An index to promote gender diversity is long overdue. I have been late to this factor as an investment strategy myself, just beginning to overweight my portfolio in California-based companies with higher gender diversity a couple of years ago. See my post Small Gains by Women in California Companies. Evidence demonstrates an index to promote gender diversity should outperform the broader market.

More importantly, the SHE fund will increase visibility for women and the financial benefits that come from diversity. Profit seems to be the only driver in neoliberal America. The Norwegian initiative to require 40% of corporate directors to be women was initiated not for economic reasons but to address societal needs for justice, democracy, participation, equality and human rights. Unfortunately, I don’t see those factors becoming the driver for change in the United States during my lifetime. See Review: Getting Women on to Corporate Boards.

Proxy InsightIndex to Promote Gender Diversity: SSGA’s Proxy Votes 

One might think a company like SSGA that creates an index to promote gender diversity would also use its proxy votes to do the same. Not so. SSGA makes no reference to diversity in its proxy voting guidelines. I did a very quick look at their votes as recorded by ProxyInsight. SSGA voted against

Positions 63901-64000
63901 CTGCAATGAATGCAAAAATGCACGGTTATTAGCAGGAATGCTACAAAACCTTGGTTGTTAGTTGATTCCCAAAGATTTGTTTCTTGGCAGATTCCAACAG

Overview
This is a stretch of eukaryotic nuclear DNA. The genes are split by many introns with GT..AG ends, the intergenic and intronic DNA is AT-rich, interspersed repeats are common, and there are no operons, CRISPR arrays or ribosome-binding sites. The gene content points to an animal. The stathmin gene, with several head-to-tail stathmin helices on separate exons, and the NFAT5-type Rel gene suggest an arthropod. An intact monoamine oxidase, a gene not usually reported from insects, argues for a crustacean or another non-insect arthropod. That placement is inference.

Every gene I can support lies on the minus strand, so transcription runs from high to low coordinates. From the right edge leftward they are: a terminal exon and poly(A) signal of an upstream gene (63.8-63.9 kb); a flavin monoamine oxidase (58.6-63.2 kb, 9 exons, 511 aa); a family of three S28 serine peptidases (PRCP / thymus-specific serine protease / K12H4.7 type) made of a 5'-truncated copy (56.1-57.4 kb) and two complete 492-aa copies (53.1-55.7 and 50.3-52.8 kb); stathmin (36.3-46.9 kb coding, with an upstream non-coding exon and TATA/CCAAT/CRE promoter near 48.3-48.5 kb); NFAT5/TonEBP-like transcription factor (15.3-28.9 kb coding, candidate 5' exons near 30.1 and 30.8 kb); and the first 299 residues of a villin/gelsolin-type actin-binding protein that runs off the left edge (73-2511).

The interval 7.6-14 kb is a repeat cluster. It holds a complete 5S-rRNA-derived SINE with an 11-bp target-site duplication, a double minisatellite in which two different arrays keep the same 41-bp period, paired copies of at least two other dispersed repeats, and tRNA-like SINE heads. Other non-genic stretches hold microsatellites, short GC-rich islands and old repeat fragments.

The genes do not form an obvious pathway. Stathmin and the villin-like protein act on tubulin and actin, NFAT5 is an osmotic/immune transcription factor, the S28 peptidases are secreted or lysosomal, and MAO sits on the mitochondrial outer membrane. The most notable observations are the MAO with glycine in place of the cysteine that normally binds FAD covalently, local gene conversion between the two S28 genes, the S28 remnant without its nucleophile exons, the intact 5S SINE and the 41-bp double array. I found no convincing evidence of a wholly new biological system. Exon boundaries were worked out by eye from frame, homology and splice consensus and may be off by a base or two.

• 97% of proposals seeking a report on pay disparity.
  • 71% of proxy access proposals (shareholders could use to ensure more diverse nominees)
  • 56% of proposals to approve or amend a policy/report on board diversity

Index to Promote Gender Diversity: Take Action

I encourage readers to send an e-mail like the following to Rakhi Kumar, Vice President of Corporate Governance at SSGA:

I’m delighted to read that SSGA has created an investment opportunity based on an Index to Promote Gender Diversity, the SHE fund. I hope you will take this opportunity to review the apparent incongruity between SSGA’s proxy voting and the idea of  empowering investors to “encourage more gender diverse leadership and support better long-term social and economic outcomes in support of gender diversity,” as noted by Kristi Mitchem, Executive Vice President and head of the Americas Institutional Client Group for SSGA.

It appears that SSGA voted against

  • 97% of proposals seeking a report on pay disparity
  • 71% of proxy access proposals (shareholders could use proxy access to ensure more diverse nominees)
  • 56% of proposals to approve or amend a policy/report on board diversity

Please help to harmonize SSGA’s voting practices with its investment strategies.